A week or two ago, I wrote the 40 in 40 on James Pazos and I am ashamed to admit that I had some fun with it. While I am content with the assessment of his pitching capabilities and scenic vistas, I realized there is something unique about Pazos that is worth addressing in a more statistically rigorous fashion. Why did Jerry Dipoto target a player whose Controlling of the Zone is less of a stranglehold and more of a suggestion? What is it that James Pazos can do that, in the eyes of the Mariners, made him worth a steady, control-heavy pitcher like Zach Littell? To help get to the bottom of it, I enlisted the help of my friend and colleague Grant Bronsdon.
Let’s start with the most likely scenario: The odds are pretty slim that James Pazos will ever be a major contributor to a major league bullpen.
Sure, he’s put together nice minor league numbers over his five professional seasons, with a 2.30 ERA over 215.1 MiLB innings. And sure, he does a good job striking batters out, with a flashy 10.2 K/9 ratio.
But the guy lacks something pretty essential to being a major league pitcher: control.
I uncovered this Fangraphs post from a couple months ago about projecting a pitcher’s MLB walk rate based off his minor league numbers and his prospect control grade. Essentially, while playing around with numbers and statistics, he was able to create a somewhat-predictive formula to correlate with a prospect’s major league walk rate, based off his AA/AAA numbers. You can see the results below (and again, should you want to see what the methodology is, go to the post itself!).
2015-2016 AA/AAA: 34 BB in 70 IP = 4.37 BB/9
Fangraphs control grade = 45 ~= 3.8 BB/9
Method 1 (averaging these two numbers): 4.08 BB/9
Method 2 (averaging, then slight adjustment): 4.49 BB/9
Method 3 (averaging, but heavier weight on MiLB numbers): 4.52 BB/9
Basically, none of these numbers are anywhere near MLB quality. As a general guide, Fangraphs lists a walk rate of 4.0 BB/9 as “Awful.” And all three of these numbers exceed that threshold!
So, why on Earth does Jerry want this guy? What do the M’s see in Pazos to go against their mantra this offseason of trading upside for stability?
I’m sure he likes that Pazos struck out 13.5 K/9 last year in 23 AAA appearances, a marked increase from his 10.1 K/9 in AAA a year before. Combine that with a bit of a deceptive delivery and you got yourself a solid lefty reliever, who can strike guys out on both sides of the plate. Think a destitute man’s Aroldis Chapman.
Pazos throws hard. Not Chapman hard, of course, but he elevates to 97-98 with consistency. In fact, according to Statcast’s tracking, Pazos’s brief stint in the majors in 2016 put him in impressive company in terms of velocity. Just seven left-handed pitchers reached or exceeded 97 mph with over 10% of their offerings last year. Two (Chapman and Zach Britton) were baseball’s best relievers, while a third (Felipe Rivero) was an excellent bullpen arm as well. One (our own James Paxton) was a starting pitcher who had a breakout season. Two others (Josh Osich and Enny Romero) posted high strikeout rates that were subverted by poor control and too many walks. The last was James Pazos, at just over 12%.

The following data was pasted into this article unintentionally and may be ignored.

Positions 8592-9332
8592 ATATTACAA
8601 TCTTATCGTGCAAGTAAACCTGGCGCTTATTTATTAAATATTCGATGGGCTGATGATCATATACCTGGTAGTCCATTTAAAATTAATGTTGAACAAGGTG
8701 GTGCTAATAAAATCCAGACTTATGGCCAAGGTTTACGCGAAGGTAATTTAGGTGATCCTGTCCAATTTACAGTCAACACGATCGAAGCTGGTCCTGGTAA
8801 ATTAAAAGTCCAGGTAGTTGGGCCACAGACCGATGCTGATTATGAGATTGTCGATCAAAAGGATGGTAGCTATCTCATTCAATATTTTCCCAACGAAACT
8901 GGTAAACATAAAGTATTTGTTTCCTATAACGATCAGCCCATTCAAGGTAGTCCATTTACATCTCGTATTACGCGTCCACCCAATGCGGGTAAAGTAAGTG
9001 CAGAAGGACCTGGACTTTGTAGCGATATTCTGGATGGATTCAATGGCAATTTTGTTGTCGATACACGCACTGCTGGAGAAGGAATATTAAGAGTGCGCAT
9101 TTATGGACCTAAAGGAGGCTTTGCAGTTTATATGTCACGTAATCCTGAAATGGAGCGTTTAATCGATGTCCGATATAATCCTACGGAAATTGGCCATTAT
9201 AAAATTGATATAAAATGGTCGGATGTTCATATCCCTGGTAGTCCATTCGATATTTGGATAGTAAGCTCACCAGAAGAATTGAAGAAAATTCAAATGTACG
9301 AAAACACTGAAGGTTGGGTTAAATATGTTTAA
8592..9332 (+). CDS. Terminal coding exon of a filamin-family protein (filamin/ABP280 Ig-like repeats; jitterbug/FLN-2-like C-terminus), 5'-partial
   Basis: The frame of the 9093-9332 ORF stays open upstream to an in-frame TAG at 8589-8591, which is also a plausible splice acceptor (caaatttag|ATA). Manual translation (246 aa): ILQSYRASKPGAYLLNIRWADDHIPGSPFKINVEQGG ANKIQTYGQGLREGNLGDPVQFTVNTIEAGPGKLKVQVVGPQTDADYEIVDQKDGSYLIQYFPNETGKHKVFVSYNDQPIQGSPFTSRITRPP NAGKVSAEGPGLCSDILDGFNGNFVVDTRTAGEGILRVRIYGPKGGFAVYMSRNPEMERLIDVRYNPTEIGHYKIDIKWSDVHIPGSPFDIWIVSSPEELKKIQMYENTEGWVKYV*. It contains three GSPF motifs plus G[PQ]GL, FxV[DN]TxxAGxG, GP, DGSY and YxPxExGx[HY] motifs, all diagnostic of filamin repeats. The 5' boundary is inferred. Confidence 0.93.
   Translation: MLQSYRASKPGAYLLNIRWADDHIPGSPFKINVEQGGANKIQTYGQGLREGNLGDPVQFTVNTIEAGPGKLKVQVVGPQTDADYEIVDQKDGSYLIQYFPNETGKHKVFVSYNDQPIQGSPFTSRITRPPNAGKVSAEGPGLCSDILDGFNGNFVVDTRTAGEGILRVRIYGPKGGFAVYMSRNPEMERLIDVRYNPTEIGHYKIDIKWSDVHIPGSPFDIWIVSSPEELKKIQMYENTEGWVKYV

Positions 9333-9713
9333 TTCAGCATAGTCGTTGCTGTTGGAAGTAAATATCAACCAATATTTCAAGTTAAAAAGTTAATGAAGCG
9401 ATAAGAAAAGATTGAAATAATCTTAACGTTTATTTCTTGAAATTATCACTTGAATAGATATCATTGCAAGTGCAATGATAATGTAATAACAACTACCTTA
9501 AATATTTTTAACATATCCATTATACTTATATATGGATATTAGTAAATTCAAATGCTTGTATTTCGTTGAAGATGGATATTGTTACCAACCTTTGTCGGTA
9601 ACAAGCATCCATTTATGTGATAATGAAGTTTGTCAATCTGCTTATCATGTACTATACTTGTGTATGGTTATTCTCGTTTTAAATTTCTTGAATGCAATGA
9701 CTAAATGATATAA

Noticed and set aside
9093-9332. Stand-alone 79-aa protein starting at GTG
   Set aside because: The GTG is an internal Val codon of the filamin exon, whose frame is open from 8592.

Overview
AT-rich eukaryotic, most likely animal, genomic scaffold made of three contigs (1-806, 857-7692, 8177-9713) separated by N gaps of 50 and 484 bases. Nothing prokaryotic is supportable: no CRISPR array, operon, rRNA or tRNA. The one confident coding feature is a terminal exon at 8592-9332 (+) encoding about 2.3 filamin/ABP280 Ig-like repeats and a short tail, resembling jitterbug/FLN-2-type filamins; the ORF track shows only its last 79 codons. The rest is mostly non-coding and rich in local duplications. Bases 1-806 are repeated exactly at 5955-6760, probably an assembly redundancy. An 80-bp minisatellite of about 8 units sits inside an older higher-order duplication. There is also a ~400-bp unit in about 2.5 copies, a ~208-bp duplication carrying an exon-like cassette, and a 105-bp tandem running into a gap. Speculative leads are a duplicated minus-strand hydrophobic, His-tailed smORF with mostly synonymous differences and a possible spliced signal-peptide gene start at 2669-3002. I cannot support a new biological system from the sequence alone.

His performance in the majors thus far falls in line with Osich and Romero. Moreover, velocity isn't everything, and even pitchers with absurd speed (hey Arquimedes Caminero) and impressive movement (sup, 2012-13 Brandon League) need to locate in some way, shape, or form. The combination of a mid-to-high 90s sinker and a wipeout slider that graded out as a 60-65 value from most scouting systems makes Pazos a candidate to be more than just a LOOGY. In Chapman's rookie season, his BB/9 exceeded 7.00, and even in 2014-2015 he was still over 4.00 BB/9. Again, Pazos will not be Chapman, even in his 95th percentile of possibility. If he can just throw strikes, however, he's going to get results.
The success in transforming James Paxton in AAA last year may have a lot to do with the acquisition of Pazos. In college, Pazos' delivery involved, at some point in the motion, looking like this:
Having toned it down a bit, Pazos still has some funk in him, and while that can be deceptive for hitters, it also seems likely to result in repeatability and consistency issues.
It's easy to look at a raw talent and say "if they just get this cleaned up,” but in reality Pazos will have a lot of work to do. After sending Taijuan Walker, Ketel Marte, and Alex Jackson packing in return for steadier players, Pazos seems to be a little indulgence by Dipoto. The chances of a major turnaround are slim.
Pazos is 25, not too old to adjust, but not so young as to be granted a long leash. Paxton’s adjustment took a few months, but the results were more dramatic than anyone could’ve predicted. If Pazos can follow in his footsteps, however, the Mariners bullpen may have an ace in the hole sometime near the All-Star Break.